Growing herbs is a total foodie win, not only for freshness’ sake but also because you can take just the amount you need without forking over four dollars for a wan little plastic-encased sprig from the grocery store. Plus, the herb will usually replenish itself by the next time you need it.
But some herbs will only last so long. Basil is quick to bolt in the DC heat, and although pinching off the bolting head can prolong the life of the plant somewhat, there comes a point when the plant has simply decided it’s time to go to seed. At this point, the leaves become bitter, with an almost licorice-y overtone. My basil plants were rapidly approaching this stage, so I ruthlessly severed them at their bases and brough a whole mess of basil home for processing into pesto.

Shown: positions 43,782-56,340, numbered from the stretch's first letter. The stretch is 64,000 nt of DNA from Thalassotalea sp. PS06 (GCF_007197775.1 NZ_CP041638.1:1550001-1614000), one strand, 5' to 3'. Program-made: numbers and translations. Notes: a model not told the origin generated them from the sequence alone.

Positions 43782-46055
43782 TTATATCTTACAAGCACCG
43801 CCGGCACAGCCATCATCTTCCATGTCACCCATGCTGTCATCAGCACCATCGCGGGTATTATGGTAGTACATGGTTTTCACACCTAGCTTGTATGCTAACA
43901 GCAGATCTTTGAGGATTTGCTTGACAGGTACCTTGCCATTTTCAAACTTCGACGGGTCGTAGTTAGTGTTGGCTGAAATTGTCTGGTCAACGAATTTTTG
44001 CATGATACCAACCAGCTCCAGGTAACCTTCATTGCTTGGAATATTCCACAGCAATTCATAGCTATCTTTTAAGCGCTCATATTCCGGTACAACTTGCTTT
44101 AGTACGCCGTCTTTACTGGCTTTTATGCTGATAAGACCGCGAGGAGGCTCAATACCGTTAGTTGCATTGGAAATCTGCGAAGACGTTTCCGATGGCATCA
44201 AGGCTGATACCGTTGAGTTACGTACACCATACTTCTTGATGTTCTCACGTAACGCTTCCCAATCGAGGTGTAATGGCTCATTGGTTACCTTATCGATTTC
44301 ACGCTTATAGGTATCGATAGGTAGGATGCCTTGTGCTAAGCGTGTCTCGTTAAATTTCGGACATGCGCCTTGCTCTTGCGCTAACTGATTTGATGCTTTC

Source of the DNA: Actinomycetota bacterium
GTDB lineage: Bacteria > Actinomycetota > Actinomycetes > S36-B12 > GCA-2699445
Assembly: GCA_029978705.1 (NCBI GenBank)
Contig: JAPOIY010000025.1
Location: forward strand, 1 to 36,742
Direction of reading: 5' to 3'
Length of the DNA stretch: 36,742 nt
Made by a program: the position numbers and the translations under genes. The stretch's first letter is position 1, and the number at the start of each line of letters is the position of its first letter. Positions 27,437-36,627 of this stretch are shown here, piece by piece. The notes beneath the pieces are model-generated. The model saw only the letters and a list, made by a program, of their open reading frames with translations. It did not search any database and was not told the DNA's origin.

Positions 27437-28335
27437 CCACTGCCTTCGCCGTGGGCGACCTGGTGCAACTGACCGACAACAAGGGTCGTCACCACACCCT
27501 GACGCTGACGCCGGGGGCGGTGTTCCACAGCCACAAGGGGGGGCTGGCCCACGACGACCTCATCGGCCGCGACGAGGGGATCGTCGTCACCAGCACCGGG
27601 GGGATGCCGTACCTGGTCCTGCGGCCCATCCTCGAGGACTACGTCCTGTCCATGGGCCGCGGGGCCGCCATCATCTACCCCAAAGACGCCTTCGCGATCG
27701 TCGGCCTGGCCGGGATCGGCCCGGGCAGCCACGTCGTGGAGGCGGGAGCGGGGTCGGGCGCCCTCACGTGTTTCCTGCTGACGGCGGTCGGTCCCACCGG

I combined the basil with five cloves of garlic, several tablespoons of olive oil, and a healthy handful of toasted pine nuts in my mini food processor. If I were using the pesto right away, I would have added grated parmesan at the end, but this pesto was bound for the freezer for later use, and it’s best not to freeze cheese. I spooned the pesto into an ice cube tray so that it’ll be easier to defrost appropriate portions.
With quick-bolting annual herbs like basil and cilantro, I think it’s best not to get too precious about individual plants. Don’t try to make a single basil plant last all summer, and instead try succession planting. I’ve already got several new basil seedlings out in my garden to replace the plants I just harvested. This way I’ll never have to settle for bitter basil. Any excess will just be made into freezer pesto, giving me access to the taste of summer all year round.